Sunday, September 7, 2008

The Meaning of Life

Yes, I know the meaning of life.

It came to me one night as I was thinking about the pain of relationships, and why we have to suffer from self-doubt and embarrassment, and what is the point of having to struggle for happiness.

And then it occurred to me that the struggle was the whole point. Not because we are supposed to struggle and prevail, or because we are supposed to struggle and lose, but we are supposed to experience the struggle.

In Conversations with God, Neale Donald Walsch expresses his own view of the purpose of creation. In his version of Genesis, there was nothing but God in the beginning, and God created a physical reality and people within that reality so that there would be something that is not God. God could not see or appreciate His/Her/Its own divinity until there was something that was not divine against which to compare God. There is a difference between merely knowing something and actually experiencing it, and God wanted the fullness of experiencing Itself. Walsch reports this explanation from God:
[T]he All of Everything chose to know Itself experientially. ... It reasoned, quite correctly, that any portion of Itself would necessarily have to be less than the whole, and that if It thus simply divided itself into portions, each portion, being less than the whole, could look back on the rest of Itself and see magnificence.
Hinduism has a similar view of creation, beginning with a One which is alone and finds no joy in being alone and so fragments Itself into millions of little pieces which then proceed to play a game of hide-and-seek with each other. The fragmentation and diversity of creation is a kind of game that God plays with Itself.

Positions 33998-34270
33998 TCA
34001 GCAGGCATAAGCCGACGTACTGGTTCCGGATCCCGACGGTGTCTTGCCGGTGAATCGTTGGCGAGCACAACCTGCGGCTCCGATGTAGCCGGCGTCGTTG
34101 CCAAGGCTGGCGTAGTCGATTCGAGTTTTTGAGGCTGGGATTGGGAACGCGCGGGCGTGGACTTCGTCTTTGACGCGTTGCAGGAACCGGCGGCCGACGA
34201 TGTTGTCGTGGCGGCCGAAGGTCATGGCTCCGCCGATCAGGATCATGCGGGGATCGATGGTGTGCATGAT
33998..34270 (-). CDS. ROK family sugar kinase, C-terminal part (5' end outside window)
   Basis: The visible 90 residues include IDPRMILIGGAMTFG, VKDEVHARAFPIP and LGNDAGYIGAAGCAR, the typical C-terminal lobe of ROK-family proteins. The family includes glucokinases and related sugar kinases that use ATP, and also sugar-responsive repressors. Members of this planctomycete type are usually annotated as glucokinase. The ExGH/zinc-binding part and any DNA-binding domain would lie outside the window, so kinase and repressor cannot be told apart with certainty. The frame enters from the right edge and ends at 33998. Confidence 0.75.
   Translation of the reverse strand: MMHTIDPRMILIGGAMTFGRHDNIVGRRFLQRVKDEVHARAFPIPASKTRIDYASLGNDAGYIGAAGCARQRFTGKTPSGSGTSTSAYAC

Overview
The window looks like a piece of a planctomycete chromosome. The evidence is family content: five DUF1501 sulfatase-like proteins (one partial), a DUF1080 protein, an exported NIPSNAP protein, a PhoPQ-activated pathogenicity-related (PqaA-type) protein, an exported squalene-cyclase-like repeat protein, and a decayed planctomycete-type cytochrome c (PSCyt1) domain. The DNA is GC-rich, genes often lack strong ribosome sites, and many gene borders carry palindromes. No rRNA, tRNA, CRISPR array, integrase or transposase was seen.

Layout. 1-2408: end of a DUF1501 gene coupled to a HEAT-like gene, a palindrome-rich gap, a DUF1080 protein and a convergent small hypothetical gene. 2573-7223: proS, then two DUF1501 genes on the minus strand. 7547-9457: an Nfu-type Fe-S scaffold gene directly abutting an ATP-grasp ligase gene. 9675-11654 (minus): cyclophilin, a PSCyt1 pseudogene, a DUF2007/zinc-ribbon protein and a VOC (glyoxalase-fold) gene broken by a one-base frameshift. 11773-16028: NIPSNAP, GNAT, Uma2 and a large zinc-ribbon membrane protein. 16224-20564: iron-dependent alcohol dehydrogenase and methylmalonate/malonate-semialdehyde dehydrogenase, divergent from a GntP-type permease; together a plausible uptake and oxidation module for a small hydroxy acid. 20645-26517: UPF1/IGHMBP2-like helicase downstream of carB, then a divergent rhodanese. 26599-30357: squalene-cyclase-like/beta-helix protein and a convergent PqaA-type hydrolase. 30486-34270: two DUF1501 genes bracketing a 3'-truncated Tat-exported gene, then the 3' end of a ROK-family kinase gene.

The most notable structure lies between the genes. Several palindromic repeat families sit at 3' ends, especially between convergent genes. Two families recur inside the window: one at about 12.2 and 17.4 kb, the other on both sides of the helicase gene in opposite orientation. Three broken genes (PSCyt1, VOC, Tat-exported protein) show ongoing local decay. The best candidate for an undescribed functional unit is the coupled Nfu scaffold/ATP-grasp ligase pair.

A Course in Miracles says that we each share a part of the mind of God. Quakers talk about "the Light within" each person.

All of these expressions point to the same conclusion, which is that we straddle the line between what is God and what is not God. We experience both the love and joy and communion that is God and the fear and sorrow and loneliness that is not God. It is the experience of both that makes us human.

And we can't choose between them or embrace one and exclude the other. There is no such thing as joy if there is no sorrow, and there is no such thing as love if there is no fear or anger. There is no peace if there is no pain. We must be able to experience what is not God in order to know and appreciate what is God. The purpose of our lives is to experience both so that, through us, God may know just how wonderful God is.

Life is, as is often said, all about the journey, and not about the destination. Once we trust in God and accept the assurances of Jesus that our destinations will all be the same regardless of what path we take, we can stop worrying and take the time to appreciate just how marvelous it all is.

Which is our function, after all.